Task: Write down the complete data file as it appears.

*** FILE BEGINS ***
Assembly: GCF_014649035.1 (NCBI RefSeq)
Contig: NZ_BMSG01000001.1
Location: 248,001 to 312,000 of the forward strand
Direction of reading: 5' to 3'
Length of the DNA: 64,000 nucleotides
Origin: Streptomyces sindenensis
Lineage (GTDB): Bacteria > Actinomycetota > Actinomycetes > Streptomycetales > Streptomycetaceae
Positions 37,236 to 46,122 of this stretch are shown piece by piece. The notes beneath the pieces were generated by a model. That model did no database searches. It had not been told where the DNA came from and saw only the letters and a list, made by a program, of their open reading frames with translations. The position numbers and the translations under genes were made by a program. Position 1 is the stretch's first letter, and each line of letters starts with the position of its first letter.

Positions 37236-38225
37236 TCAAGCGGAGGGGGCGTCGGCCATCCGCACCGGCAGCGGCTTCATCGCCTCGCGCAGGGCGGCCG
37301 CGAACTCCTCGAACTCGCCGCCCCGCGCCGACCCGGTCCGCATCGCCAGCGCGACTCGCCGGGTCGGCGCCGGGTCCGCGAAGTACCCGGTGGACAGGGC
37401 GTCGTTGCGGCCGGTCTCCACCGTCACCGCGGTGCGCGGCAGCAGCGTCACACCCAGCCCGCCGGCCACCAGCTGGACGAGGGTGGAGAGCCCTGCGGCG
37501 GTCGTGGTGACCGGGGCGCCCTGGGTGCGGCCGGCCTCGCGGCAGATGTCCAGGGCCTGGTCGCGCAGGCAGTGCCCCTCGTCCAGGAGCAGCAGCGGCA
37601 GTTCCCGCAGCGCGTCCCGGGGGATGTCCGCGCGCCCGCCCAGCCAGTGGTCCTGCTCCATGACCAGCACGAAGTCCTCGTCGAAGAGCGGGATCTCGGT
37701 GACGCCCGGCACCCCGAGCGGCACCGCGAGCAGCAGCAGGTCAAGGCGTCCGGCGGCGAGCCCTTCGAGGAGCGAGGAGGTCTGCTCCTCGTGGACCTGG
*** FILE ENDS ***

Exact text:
Assembly: GCF_014649035.1 (NCBI RefSeq)
Contig: NZ_BMSG01000001.1
Location: 248,001 to 312,000 of the forward strand
Direction of reading: 5' to 3'
Length of the DNA: 64,000 nucleotides
Origin: Streptomyces sindenensis
Lineage (GTDB): Bacteria > Actinomycetota > Actinomycetes > Streptomycetales > Streptomycetaceae
Positions 37,236 to 46,122 of this stretch are shown piece by piece. The notes beneath the pieces were generated by a model. That model did no database searches. It had not been told where the DNA came from and saw only the letters and a list, made by a program, of their open reading frames with translations. The position numbers and the translations under genes were made by a program. Position 1 is the stretch's first letter, and each line of letters starts with the position of its first letter.

Positions 37236-38225
37236 TCAAGCGGAGGGGGCGTCGGCCATCCGCACCGGCAGCGGCTTCATCGCCTCGCGCAGGGCGGCCG
37301 CGAACTCCTCGAACTCGCCGCCCCGCGCCGACCCGGTCCGCATCGCCAGCGCGACTCGCCGGGTCGGCGCCGGGTCCGCGAAGTACCCGGTGGACAGGGC
37401 GTCGTTGCGGCCGGTCTCCACCGTCACCGCGGTGCGCGGCAGCAGCGTCACACCCAGCCCGCCGGCCACCAGCTGGACGAGGGTGGAGAGCCCTGCGGCG
37501 GTCGTGGTGACCGGGGCGCCCTGGGTGCGGCCGGCCTCGCGGCAGATGTCCAGGGCCTGGTCGCGCAGGCAGTGCCCCTCGTCCAGGAGCAGCAGCGGCA
37601 GTTCCCGCAGCGCGTCCCGGGGGATGTCCGCGCGCCCGCCCAGCCAGTGGTCCTGCTCCATGACCAGCACGAAGTCCTCGTCGAAGAGCGGGATCTCGGT
37701 GACGCCCGGCACCCCGAGCGGCACCGCGAGCAGCAGCAGGTCAAGGCGTCCGGCGGCGAGCCCTTCGAGGAGCGAGGAGGTCTGCTCCTCGTGGACCTGG